The United States Supreme Court recently issued its decision in Burlington Northern & Santa Fe Railway Co. et al. v. United States et al. (“Burlington“) a case which has received attention over the years for its potential to shed light on the apportionment of costs among potentially responsible parties (PRPs). Also before the Court were issues relating to arranger liability. On the arranger liability issue, the Court held 8-1 that Shell Oil Company was not liable as a CERCLA PRP because Shell had not “arranged for the disposal…of hazardous substances” within the meaning of Section 107(a)(3) of CERCLA. The Court held that Shell’s mere knowledge of continuing spills and leaks from a useful product that it sold and transported to a customer’s facility was insufficient grounds for concluding that the company had “arranged for” disposal of the product.
More significant, however, was the Court’s decision on apportionment, whereby PRPs may seek to avoid the potentially harsh consequences of joint and several liability for a CERCLA cleanup. The Court upheld the District Court’s central finding that the principal contamination that led to the response costs did not occur on the parcel owned by the railroad, which “contributed to no more than 10% of the total site contamination.” Accordingly, the Court held that joint and several liability was inappropriate in that circumstance. This holding may empower trial courts to render similar rulings in the future on appropriate facts. The Court in effect applied a pragmatic test for apportionment of CERCLA liability based on a reasonable, common sense application of the facts.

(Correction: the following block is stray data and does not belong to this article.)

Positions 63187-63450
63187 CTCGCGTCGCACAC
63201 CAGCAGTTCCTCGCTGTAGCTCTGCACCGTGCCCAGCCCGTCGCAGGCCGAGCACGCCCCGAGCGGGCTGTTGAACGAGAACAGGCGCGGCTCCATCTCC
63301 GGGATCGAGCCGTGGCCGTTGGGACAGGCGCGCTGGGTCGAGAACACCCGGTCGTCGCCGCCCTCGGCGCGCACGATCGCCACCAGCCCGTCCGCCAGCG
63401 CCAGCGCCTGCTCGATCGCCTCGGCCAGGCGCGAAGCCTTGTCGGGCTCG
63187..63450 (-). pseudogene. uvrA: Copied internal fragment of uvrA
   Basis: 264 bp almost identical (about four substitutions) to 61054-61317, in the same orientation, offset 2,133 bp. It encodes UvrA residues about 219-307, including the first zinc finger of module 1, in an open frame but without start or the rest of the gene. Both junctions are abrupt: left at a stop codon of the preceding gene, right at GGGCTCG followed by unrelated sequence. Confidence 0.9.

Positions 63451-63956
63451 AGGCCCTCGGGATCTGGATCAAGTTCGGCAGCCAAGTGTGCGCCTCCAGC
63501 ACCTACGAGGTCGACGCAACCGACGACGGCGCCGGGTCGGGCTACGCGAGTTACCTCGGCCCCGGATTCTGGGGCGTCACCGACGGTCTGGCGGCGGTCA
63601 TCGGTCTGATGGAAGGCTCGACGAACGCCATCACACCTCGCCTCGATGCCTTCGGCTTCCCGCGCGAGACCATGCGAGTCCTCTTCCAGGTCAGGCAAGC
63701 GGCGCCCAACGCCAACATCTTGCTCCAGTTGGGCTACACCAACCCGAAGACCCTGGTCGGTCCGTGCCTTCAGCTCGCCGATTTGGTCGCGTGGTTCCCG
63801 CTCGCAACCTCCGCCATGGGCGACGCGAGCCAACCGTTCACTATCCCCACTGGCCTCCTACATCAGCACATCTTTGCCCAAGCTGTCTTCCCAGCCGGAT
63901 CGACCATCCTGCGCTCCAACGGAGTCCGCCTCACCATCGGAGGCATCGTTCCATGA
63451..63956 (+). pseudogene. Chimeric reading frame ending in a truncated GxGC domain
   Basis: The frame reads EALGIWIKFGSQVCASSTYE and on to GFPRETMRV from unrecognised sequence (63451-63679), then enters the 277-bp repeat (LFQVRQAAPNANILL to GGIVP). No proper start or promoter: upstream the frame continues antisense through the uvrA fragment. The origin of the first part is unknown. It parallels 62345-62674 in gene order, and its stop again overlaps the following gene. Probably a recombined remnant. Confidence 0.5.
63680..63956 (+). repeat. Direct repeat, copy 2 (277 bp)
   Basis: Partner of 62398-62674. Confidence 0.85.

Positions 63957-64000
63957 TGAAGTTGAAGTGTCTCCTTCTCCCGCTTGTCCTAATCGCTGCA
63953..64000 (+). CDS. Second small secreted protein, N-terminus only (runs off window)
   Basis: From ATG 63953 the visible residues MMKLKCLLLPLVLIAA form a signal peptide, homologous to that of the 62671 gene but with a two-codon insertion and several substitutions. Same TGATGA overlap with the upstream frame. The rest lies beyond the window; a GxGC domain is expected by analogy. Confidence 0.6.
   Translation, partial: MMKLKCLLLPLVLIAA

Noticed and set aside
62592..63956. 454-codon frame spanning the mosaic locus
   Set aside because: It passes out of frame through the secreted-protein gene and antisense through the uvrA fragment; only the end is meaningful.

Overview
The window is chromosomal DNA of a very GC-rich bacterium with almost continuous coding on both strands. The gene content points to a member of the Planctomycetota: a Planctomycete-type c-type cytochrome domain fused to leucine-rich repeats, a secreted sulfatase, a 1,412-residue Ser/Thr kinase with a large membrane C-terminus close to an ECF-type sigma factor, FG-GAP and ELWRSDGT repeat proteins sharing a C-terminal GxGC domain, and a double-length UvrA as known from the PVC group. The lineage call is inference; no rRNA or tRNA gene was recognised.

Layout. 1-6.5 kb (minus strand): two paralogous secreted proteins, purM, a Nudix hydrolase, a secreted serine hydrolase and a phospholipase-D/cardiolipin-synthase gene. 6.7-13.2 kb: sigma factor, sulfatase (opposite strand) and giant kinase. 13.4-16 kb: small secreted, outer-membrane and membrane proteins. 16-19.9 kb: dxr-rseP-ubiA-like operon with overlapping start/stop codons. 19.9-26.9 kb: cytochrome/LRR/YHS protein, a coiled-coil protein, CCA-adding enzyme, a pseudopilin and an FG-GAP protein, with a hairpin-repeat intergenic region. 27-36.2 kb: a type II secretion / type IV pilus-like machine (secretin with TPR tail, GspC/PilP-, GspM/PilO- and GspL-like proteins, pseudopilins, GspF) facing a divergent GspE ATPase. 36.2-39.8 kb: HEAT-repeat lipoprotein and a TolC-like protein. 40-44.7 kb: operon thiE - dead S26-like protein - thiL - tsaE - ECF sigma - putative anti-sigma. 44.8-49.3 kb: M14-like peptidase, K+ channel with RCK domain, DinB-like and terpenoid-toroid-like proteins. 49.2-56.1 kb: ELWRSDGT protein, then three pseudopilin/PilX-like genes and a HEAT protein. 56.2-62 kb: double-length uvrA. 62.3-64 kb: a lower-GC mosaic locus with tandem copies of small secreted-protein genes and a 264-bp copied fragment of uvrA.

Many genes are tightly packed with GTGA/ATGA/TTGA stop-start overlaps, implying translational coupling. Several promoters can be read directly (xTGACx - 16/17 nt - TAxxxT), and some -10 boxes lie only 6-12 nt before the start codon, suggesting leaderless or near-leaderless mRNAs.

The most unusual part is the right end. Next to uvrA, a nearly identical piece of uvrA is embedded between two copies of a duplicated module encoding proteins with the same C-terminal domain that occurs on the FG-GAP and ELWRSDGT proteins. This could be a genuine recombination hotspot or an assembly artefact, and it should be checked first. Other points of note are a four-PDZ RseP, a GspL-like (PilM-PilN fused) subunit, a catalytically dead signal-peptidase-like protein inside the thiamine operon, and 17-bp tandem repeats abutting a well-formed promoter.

- Read SPR’s Client Alert on Burlington Northern
- Read the Full Text of the Supreme Court’s Decision (pdf)